S.H.MonsterArts Destoroyah Hi-Res Pics

In 1995, Godzilla died. As Toho anticipated handing off their Godzilla franchise to America as a brand-new blockbuster franchise (and yeah, we all know how that turned out), they decided to bid farewell to their beloved radioactive dinosaur by giving him a going-away party called Godzilla vs. Destoroyah. The film included many references to the original film, including the origin of its villain, Destoroyah – a demonic creature formed by prehistoric crustaceans mutated by the weapon that killed the original Godzilla, the Oxygen Destroyer.

With Burning Godzilla already on the way, it was only a matter of time before Tamashii unveiled the S.H.MonsterArts Destoroyah. He’s absolutely massive – the largest SHMA figure to date – and will cost around $150 (suddenly I’m collecting something getting up into the Hot Toys range…I basically have no non-MOTUC, non-SHMA toy budget at this point).

It looks like he won’t come with any accessories, no doubt due to the already-high price, but Tamashii recently unveiled the “Crab Aggregate” and “Flying Aggregate” Destoroyah forms at an event for Godzilla’s birthday; they will probably be Web exclusives, but available via U.S. retailers.] You can pre-order Destoroyah at BBTS, and Amazon should have him fairly soon too.

While I’m not a huge fan of the Heisei series of Godzilla films, I do like a few of the monster designs from this era, and Destoroyah is one of them. While ostensibly a giant mutant crustacean, Destoroyah looks more like a demon – an intriguing notion since Toho once had a concept for a movie called Godzilla vs. the Devil. [Apparently not.]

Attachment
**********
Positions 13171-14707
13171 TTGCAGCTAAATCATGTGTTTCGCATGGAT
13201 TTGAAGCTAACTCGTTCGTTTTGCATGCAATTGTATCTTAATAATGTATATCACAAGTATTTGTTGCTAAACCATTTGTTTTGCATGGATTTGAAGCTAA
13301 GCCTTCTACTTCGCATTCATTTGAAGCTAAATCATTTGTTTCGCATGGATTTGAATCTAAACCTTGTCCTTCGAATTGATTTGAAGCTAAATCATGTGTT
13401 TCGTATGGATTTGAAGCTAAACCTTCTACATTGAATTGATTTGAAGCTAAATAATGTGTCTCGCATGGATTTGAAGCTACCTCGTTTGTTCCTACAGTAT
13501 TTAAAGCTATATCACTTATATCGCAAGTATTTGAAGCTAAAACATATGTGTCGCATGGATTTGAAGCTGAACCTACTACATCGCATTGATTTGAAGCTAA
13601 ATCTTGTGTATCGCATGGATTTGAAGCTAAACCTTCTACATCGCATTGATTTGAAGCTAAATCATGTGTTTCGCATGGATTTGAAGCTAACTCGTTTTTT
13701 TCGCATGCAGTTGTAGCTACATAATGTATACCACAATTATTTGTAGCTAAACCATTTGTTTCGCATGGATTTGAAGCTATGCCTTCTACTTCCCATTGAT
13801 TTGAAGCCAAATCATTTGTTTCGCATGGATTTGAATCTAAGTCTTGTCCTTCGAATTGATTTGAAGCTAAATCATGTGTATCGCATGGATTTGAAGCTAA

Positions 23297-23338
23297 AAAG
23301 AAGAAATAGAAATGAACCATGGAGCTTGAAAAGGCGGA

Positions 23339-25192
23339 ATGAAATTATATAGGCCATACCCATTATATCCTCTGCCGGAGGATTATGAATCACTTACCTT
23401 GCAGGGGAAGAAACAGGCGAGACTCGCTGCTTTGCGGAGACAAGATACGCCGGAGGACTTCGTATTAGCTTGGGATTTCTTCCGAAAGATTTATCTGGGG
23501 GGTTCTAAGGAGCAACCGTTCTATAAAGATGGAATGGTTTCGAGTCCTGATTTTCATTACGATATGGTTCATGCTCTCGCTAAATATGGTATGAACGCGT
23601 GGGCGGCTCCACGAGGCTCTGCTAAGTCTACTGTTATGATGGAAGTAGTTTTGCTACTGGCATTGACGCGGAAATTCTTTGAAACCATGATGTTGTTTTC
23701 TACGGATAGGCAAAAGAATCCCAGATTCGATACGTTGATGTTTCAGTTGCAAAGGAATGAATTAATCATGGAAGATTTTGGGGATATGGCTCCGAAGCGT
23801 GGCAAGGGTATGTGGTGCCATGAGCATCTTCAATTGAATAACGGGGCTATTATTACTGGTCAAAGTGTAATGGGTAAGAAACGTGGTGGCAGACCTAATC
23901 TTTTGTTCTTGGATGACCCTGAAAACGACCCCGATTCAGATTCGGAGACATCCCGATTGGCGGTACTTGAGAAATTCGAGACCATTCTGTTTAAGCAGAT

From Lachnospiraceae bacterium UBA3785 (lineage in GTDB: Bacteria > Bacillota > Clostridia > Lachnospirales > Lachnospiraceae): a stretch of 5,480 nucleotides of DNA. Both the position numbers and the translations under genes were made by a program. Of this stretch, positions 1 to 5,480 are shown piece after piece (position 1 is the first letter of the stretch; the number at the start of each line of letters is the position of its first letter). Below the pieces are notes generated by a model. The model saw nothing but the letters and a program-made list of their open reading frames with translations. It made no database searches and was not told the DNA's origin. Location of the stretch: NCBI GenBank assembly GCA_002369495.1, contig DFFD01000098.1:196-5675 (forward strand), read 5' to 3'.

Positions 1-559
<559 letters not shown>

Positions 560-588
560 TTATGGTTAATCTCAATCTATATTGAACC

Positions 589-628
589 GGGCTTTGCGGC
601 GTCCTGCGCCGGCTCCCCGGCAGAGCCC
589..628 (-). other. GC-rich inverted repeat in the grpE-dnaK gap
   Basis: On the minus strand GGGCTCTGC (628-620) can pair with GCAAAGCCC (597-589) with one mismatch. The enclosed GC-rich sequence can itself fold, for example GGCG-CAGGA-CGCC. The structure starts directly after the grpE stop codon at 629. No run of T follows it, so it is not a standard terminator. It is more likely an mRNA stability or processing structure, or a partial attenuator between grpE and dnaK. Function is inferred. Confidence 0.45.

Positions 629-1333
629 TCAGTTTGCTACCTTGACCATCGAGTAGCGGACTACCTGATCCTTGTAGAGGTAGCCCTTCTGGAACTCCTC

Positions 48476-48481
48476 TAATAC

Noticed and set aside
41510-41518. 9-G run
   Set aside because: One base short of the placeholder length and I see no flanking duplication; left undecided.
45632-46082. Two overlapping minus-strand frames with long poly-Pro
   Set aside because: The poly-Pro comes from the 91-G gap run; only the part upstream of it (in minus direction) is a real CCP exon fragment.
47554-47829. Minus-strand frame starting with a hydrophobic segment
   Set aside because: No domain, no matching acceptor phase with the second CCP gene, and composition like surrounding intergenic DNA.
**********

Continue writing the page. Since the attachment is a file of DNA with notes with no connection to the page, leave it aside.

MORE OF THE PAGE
Anyway, enough preamble – on to the pics!



Two Grown Men & a Little Castle Grayskull


Pic of the Day > Younglings by sir_winger


  1. Cgase G.

    Hate to break it to you, but Godzilla vs. The Devil was never actually considered. It's a pretty common misconception, though. http://www.tohokingdom.com/articles/art_toho_bust

    Pretty great looking Monstart, though!

    • Huh. Interesting. If Tanaka denied it, I suppose we have to consider it untrue, but that's a pretty weird rumor to form out of nothing…

  2. A Monsterarts Jet Jaguar would be f***ing incredible.

    As for Destroyah… man, I knew Godzilla was going to die in that movie years before I was able to see it (I had the Godzilla Compendium that described the then-unreleased Godzilla films). Still cried when I finally got to see it. Damn that warbly-voiced chick singing in the background…

    I really love Destroyah. He looks incredibly mean, also really fat and spikey.

    I don’t get what happened to Japanese monsters in the 90s- seems like they had to have at least two different forms under penalty of law. Maybe they just wanted to sell more toys of the same character…

  3. Well, there goes my eating budget.

  4. Thebloodyawfulpoet

    Poe, I think you and I have the same life-long fondness for Godzilla. I'm resisting this line so far, but just barely. I would have killed to have had these figures as a little poet. I spent numerous hours making dozens of tiny buildings out of paper and tape (complete with drawn-in windows on all four sides), just so my yamkatsu '62 Zilla and '75 MechaG could crush the bujeezus out of them. God help me if SHFA ever announces Jet Jaguar.

  5. dayraven

    so, as an industry, when do you think the US companies will get the understanding of how much they can charge the collector market for toys that meet our perception of value? looking at some of the imports, and some of the 3rd party products getting made these days, they're charging prices that the US bigs think we won't pay… where their understanding is flawed is, we'll pay 150, 200, even 600 bucks for a huge awesome toy, but it has to look like it's worth it. hasbro has never produced a former that looked as good as the TFC hercules, for example, so of course they can't entice TF fans to drop 600 bones on a single toy. mattel is sweating this grayskull project, people drop that kind of scratch and more quite frequently for dollhouses, but they're intricate, and come w/ lots of stuff… and you can see photos of the dollhouse before you friggin buy it.